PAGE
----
Te Māori goes to the United States
The internationally celebrated Māori art exhibition of 1984–87, Te Māori, represented a critical moment, when New Zealand began to shrug off its identity as a British colony and imagine itself as part of the Pacific. Unlike any exhibition preceding it, in Te Māori taonga were interpreted as ancestors, challenging notions that they represented primitivism, artefacts or natural history. At the centre of this revolution was Māori co-curator Hirini (Sidney) Mead.
The organising committee sought elders’ understandings of their ancestors and extended descendants’ rights to veto the display of their taonga. Elders were invited to accompany Te Māori and lead the opening ceremonies. More than 100 Māori elders took turns to ceremonially open each of the US venues, beginning with New York’s Metropolitan Museum of Art in September 1984. The final opening, at the Field Museum, Chicago, involved local indigenous tribes welcoming their Māori visitors.
Standing tall in New York
John Rangihau said of Te Māori at the Metropolitan Museum of Art ‘They [taonga] represent living things for us Maori, they have to be seen and not left in a corner, or down in the basements of the museums of New Zealand ... Here they are being displayed in a most artistic way, in a way that says something about the culture of the people who made them. It says “We are here, we stand tall.”’1
The reaction in New Zealand
Te Māori made international headlines, while New Zealand’s own media awoke to the nation’s unique Māori point of difference. Global attention to things Māori challenged majority New Zealanders’ ideas of mono-cultural nationhood. Over the next three years the international recognition of Te Māori complemented the nation’s growing awareness of its obligations under the Treaty of Waitangi to address past wrongs.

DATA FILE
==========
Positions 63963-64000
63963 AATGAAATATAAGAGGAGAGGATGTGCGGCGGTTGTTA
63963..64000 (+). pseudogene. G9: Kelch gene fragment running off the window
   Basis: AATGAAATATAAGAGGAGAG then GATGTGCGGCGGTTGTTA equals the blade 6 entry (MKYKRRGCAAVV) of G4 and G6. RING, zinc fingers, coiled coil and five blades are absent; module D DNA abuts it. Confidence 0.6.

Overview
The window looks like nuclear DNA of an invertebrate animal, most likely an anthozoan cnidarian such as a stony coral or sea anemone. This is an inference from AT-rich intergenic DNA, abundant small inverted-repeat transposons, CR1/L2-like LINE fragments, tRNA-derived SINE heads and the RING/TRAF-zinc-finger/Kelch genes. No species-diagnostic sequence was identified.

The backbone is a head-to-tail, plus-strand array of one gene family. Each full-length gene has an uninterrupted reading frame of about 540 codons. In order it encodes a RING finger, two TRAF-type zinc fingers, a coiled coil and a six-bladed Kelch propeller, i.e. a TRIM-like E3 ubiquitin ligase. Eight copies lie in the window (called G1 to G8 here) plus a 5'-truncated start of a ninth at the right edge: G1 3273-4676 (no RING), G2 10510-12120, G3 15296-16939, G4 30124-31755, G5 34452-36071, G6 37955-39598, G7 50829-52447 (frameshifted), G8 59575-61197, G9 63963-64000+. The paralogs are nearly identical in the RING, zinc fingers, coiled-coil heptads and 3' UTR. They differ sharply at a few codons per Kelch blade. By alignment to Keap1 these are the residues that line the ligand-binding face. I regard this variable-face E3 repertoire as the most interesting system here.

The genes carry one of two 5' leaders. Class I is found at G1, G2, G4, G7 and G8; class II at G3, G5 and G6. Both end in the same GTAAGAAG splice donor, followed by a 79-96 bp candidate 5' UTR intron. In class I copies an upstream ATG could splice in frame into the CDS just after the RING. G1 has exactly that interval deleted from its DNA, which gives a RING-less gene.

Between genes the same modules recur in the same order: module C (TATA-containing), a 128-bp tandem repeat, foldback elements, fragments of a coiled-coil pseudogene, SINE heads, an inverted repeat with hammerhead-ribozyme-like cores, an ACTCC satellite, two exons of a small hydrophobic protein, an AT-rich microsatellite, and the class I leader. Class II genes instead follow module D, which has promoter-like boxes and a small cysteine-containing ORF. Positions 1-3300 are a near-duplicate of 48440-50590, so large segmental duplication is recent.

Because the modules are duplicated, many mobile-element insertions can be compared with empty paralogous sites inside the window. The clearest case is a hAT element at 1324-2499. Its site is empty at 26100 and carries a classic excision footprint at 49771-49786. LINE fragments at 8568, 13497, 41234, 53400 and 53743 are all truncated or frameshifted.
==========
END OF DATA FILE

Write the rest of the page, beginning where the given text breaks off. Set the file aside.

Te hokinga mai – the return home
The return of Te Māori to New Zealand gave Māori and Pākehā an unprecedented opportunity to experience the power of taonga first hand. The four venues to host Te Māori were the National Museum in Wellington, the Otago Museum in Dunedin, the Robert McDougall Art Gallery in Christchurch and the Auckland City Art Gallery. The organising committee worked with each venue, facilitating wider Māori interaction, both as hosts and guests. Visitors were welcomed by elders and expertly guided by kaiārahi (Māori hosts) who were direct descendants of the ancestors on display. By the time of its closing in 1987 Te Māori had swept the nation up in ideas of Pacific identity underpinned by an emerging ideology of biculturalism.
The Impact of Te Māori
Rhonda Paku, a Māori curator, said of Te Māori: ‘It was a catalyst for Māori awakening to the fact that our taonga had real value elsewhere in the world. It was the first time I had seen our taonga on TV shown in such a cherished and valued way. It was an awakening to how we ourselves perceived the taonga as real treasures and not just things to be left in museums without a voice – we needed to provide that voice.’2
Te Māori and Te Papa
Peter Tapsell, minister of internal affairs in the newly elected Labour government of 1984, strongly supported Māori involvement in museums. The success of Te Māori influenced his 1985 announcement that a new national museum would be built, reflecting the coming together of two cultures represented by the Treaty of Waitangi. The Museum of New Zealand Project, planning for the new museum, involved a high level of Māori participation with many marae-based discussions. The final result was the Museum of New Zealand Te Papa Tongarewa in Wellington, which opened in a new building on Wellington’s waterfront in 1998.